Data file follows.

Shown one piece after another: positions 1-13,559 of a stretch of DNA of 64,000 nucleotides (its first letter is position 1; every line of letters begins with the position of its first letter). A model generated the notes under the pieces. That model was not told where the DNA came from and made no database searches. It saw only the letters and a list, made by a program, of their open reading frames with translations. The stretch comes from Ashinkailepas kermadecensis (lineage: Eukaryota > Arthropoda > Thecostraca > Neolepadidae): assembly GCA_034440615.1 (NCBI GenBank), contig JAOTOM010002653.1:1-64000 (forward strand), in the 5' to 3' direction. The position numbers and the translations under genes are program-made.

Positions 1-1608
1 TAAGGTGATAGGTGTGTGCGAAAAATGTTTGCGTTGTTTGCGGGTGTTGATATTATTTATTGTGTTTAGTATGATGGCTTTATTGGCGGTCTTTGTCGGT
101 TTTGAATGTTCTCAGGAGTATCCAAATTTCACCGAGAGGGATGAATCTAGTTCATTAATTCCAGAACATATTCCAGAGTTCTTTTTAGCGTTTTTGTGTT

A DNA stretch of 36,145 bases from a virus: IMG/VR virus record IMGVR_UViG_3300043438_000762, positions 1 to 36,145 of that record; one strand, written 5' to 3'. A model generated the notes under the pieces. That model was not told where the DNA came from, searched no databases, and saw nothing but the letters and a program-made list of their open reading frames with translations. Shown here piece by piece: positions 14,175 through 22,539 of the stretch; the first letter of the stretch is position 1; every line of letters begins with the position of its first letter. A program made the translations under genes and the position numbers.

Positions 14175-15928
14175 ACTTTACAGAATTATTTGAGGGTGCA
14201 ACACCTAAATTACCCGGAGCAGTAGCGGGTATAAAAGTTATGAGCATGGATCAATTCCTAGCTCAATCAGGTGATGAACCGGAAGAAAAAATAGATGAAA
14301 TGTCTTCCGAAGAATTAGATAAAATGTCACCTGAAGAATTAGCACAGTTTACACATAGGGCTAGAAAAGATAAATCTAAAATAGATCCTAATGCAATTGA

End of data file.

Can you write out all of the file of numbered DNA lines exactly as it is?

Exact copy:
Shown one piece after another: positions 1-13,559 of a stretch of DNA of 64,000 nucleotides (its first letter is position 1; every line of letters begins with the position of its first letter). A model generated the notes under the pieces. That model was not told where the DNA came from and made no database searches. It saw only the letters and a list, made by a program, of their open reading frames with translations. The stretch comes from Ashinkailepas kermadecensis (lineage: Eukaryota > Arthropoda > Thecostraca > Neolepadidae): assembly GCA_034440615.1 (NCBI GenBank), contig JAOTOM010002653.1:1-64000 (forward strand), in the 5' to 3' direction. The position numbers and the translations under genes are program-made.

Positions 1-1608
1 TAAGGTGATAGGTGTGTGCGAAAAATGTTTGCGTTGTTTGCGGGTGTTGATATTATTTATTGTGTTTAGTATGATGGCTTTATTGGCGGTCTTTGTCGGT
101 TTTGAATGTTCTCAGGAGTATCCAAATTTCACCGAGAGGGATGAATCTAGTTCATTAATTCCAGAACATATTCCAGAGTTCTTTTTAGCGTTTTTGTGTT

A DNA stretch of 36,145 bases from a virus: IMG/VR virus record IMGVR_UViG_3300043438_000762, positions 1 to 36,145 of that record; one strand, written 5' to 3'. A model generated the notes under the pieces. That model was not told where the DNA came from, searched no databases, and saw nothing but the letters and a program-made list of their open reading frames with translations. Shown here piece by piece: positions 14,175 through 22,539 of the stretch; the first letter of the stretch is position 1; every line of letters begins with the position of its first letter. A program made the translations under genes and the position numbers.

Positions 14175-15928
14175 ACTTTACAGAATTATTTGAGGGTGCA
14201 ACACCTAAATTACCCGGAGCAGTAGCGGGTATAAAAGTTATGAGCATGGATCAATTCCTAGCTCAATCAGGTGATGAACCGGAAGAAAAAATAGATGAAA
14301 TGTCTTCCGAAGAATTAGATAAAATGTCACCTGAAGAATTAGCACAGTTTACACATAGGGCTAGAAAAGATAAATCTAAAATAGATCCTAATGCAATTGA